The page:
Last week, New York’s Governor Andrew Cuomo turned to unraveling one of the Gordian knots that reversing the COVID-19 shutdown poses. His state’s 1.75 million public school students, along with their parents and teachers, were waiting to learn when the governor thought their schools could reopen—how buildings and schedules would need to change to protect their health. What they heard instead was a message that sent shockwaves across his state and beyond: Governor Cuomo saw a crisis too good to waste. This was the moment to radically transform his state’s public education system.
Using the platform of his daily, nationally broadcast briefing, the governor described a failing, static public education system demanding to be changed.
When does change come to a society? Because we all talk about change and advancement, but really, we like control, and we like the status quo, and it’s hard to change the status quo. But you get moments in history where people say, “Okay, I’m ready. I’m ready for change. I get it.”
I think this is one of those moments. And I think education, as well as other topics, is a topic where people will say, “Look, I’ve been reflecting, I’ve been thinking, I learned a lot.” We all learned a lot about how vulnerable we are and how much we have to do, and let’s start talking about really revolutionizing education. And it’s about time.
His framework for change is to fully harness the marvels of technology and create a public education system highly reliant on a new and untested form of education. “The old model of ‘everybody goes and sits in the classroom, and the teacher is in front of that classroom and teaches that class,’ and you do that all across the city, all across the state, all these buildings, all these physical classrooms—why, with all the technology you have?”
That’s right. He didn’t choose to take on problems known to plague public education, making sure that New York’s schools are properly funded, fully staffed, and well equipped. Nor did he choose to address the critical impact of racism and wealth inequality on student success. Instead, he seeks a magic-bullet cure in technology. Following the path taken by the foundations and mega-philanthropists who have fueled decades of efforts to reform public education, he seems willing to try one more experiment out on his state’s children.
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As reported by the Washington Post’s Valerie Strauss, New York State United Teachers’ president, Andy Pallotta, sees the threat that this approach presents.
If we want to reimagine education, let’s start with addressing the need for social workers, mental health counselors, school nurses, enriching arts courses, advanced courses, and smaller class sizes in school districts across the state. Let’s secure the federal funding and new state revenues through taxes on the ultrawealthy that can go toward addressing these needs. And let’s recognize educators as the experts they are by including them in these discussions about improving our public education system for every student.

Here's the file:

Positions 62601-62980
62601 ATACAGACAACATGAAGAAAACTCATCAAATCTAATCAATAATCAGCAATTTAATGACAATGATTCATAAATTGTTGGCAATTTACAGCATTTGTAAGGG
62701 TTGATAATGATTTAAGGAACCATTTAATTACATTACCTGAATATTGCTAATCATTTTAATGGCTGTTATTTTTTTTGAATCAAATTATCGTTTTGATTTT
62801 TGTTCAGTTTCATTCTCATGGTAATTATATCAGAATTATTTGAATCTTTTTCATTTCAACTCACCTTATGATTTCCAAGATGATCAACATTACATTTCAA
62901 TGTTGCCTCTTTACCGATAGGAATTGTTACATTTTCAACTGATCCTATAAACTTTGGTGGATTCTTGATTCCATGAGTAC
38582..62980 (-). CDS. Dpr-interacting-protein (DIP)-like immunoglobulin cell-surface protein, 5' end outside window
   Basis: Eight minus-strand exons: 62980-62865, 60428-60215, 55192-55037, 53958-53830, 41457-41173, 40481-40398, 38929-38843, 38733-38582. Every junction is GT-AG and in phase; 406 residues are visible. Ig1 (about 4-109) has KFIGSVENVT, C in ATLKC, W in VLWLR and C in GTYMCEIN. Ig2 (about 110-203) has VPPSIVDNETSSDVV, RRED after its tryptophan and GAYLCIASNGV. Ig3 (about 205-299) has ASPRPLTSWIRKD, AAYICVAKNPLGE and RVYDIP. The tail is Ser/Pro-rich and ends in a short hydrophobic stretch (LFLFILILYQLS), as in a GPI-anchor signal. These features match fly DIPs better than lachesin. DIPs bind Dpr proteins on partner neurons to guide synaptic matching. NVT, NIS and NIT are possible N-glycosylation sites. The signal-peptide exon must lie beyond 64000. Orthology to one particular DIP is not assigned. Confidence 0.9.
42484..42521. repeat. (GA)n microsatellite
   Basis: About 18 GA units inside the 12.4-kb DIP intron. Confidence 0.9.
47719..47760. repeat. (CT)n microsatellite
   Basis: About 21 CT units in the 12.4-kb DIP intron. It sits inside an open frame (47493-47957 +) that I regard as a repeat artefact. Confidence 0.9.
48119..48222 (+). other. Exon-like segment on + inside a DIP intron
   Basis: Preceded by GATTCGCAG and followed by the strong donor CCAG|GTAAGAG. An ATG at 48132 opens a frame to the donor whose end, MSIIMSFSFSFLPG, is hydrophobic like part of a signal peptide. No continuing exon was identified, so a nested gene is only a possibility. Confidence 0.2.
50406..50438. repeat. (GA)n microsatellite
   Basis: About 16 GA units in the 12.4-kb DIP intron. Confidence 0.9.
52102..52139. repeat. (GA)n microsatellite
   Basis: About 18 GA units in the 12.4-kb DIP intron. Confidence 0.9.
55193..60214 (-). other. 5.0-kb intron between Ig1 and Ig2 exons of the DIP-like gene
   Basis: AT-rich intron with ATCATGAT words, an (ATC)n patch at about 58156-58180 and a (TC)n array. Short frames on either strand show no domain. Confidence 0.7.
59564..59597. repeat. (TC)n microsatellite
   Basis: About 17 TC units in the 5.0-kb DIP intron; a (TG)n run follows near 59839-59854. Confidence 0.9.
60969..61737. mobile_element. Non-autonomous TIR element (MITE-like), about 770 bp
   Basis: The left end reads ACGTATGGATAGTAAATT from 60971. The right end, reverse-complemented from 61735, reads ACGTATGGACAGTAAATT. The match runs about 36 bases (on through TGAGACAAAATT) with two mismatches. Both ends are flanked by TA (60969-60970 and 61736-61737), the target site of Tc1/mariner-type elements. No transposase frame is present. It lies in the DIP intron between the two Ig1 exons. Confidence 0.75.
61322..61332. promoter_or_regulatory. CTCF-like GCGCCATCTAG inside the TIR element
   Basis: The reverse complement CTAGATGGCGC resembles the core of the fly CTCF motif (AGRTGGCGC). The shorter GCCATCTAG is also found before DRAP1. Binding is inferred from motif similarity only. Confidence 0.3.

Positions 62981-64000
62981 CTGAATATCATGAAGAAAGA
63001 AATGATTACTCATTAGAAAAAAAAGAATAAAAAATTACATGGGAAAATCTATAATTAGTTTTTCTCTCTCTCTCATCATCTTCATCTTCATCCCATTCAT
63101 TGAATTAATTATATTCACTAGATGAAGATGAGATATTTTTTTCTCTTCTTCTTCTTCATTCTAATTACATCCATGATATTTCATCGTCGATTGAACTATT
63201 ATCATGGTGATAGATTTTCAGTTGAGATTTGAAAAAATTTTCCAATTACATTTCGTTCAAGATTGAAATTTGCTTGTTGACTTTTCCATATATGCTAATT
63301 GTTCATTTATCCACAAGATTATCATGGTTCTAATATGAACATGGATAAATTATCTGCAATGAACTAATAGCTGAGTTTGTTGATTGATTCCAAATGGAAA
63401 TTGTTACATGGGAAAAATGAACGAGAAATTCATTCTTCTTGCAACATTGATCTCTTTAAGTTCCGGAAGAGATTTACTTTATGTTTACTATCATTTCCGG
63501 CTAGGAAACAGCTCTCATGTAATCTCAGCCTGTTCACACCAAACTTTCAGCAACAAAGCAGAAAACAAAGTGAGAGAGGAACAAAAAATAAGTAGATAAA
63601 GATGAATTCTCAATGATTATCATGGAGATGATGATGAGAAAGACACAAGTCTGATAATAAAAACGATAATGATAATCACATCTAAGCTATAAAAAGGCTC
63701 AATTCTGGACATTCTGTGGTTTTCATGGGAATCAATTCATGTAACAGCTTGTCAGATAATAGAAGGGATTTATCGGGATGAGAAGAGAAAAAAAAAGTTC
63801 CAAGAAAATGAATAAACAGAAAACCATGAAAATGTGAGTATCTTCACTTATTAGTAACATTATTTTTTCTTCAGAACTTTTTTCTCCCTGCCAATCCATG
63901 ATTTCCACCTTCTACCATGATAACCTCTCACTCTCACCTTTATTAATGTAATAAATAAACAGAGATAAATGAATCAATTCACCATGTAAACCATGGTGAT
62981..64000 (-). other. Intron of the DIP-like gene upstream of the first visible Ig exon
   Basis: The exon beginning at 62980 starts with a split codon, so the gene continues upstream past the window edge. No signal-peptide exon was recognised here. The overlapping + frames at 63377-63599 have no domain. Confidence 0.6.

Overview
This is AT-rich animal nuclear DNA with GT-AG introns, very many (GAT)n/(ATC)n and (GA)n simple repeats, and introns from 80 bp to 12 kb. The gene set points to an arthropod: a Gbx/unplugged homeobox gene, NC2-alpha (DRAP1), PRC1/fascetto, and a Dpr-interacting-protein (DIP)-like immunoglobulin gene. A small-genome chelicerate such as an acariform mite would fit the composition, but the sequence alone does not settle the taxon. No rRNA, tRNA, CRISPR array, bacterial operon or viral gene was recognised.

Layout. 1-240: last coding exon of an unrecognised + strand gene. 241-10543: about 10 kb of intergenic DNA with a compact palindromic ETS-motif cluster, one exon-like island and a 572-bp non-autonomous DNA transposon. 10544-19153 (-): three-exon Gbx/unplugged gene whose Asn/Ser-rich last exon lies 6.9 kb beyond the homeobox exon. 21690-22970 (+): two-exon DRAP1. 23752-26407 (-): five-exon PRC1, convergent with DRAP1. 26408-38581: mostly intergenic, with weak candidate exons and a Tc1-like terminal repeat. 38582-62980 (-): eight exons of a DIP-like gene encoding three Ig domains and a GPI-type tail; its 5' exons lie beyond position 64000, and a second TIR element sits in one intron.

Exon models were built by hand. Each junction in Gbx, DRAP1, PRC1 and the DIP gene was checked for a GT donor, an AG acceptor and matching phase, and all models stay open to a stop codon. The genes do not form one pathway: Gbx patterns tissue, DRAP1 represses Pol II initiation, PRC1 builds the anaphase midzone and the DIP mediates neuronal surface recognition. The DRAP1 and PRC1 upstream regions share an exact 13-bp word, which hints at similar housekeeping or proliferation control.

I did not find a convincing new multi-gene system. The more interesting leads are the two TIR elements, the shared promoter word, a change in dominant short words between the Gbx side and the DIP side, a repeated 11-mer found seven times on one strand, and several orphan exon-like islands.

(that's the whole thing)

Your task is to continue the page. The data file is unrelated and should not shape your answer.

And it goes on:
Making the governor’s move even more shocking was his choice of Bill Gates and his foundation to lead the effort. The governor sees Gates as “a visionary” who’s spoken about “ideas and thoughts on technology and education” for years. Cuomo sees this as “a moment in history where we can actually incorporate and advance those ideas.”
The governor seems to be ignoring the series of failed attempts to change public education that the Bill & Melinda Gates Foundation has pushed over two decades of effort—Small Schools, Common Core, standardized testing, teacher improvement. Common to all has been the approach Cuomo’s now taking: reliance on experts and a top-down imposition of change. And, as NPQ has noted, they also share the common trait of failing to fulfill their objectives: “Each was seen as a technological breakthrough that would revolutionize public education as the technology of Microsoft had revolutionized computing. And each failed to deliver the promised results.”
Like many of Gates’s earlier efforts, this new venture risks wasting resources, diverting attention away from core needs, and leaving schools worse off at a time when they’ll need to remediate the impact of months of school closure and the trauma of the pandemic. Sarah Reckhow, an assistant professor of political science at Michigan State University, told The City, “What worries me is the idea that somehow, this is the time to reimagine education, and we can somehow do that cheaply, when in fact I think a lot of investment may need to go simply toward stopping the bleeding.”
The governor has picked a new direction with little input from parents, teachers, scholars, or students. He has chosen a leader who has spent decades trying similar change strategies with few positive outcomes to show for his large investments and the larger public spending that came along to support him.
Still, Gates appears to have learned from his experiences, coming “to recognize that those who challenged them for being arrogant and taking a top-down approach to a process that needs to be bottom-up may have been correct.” We hope he will share what he’s learned with Cuomo, and that the governor will be wise enough to listen. As with so much of what goes under the heading of “school improvement and reform,” the price for arrogance is paid by students, their teachers, and the community.—Martin Levine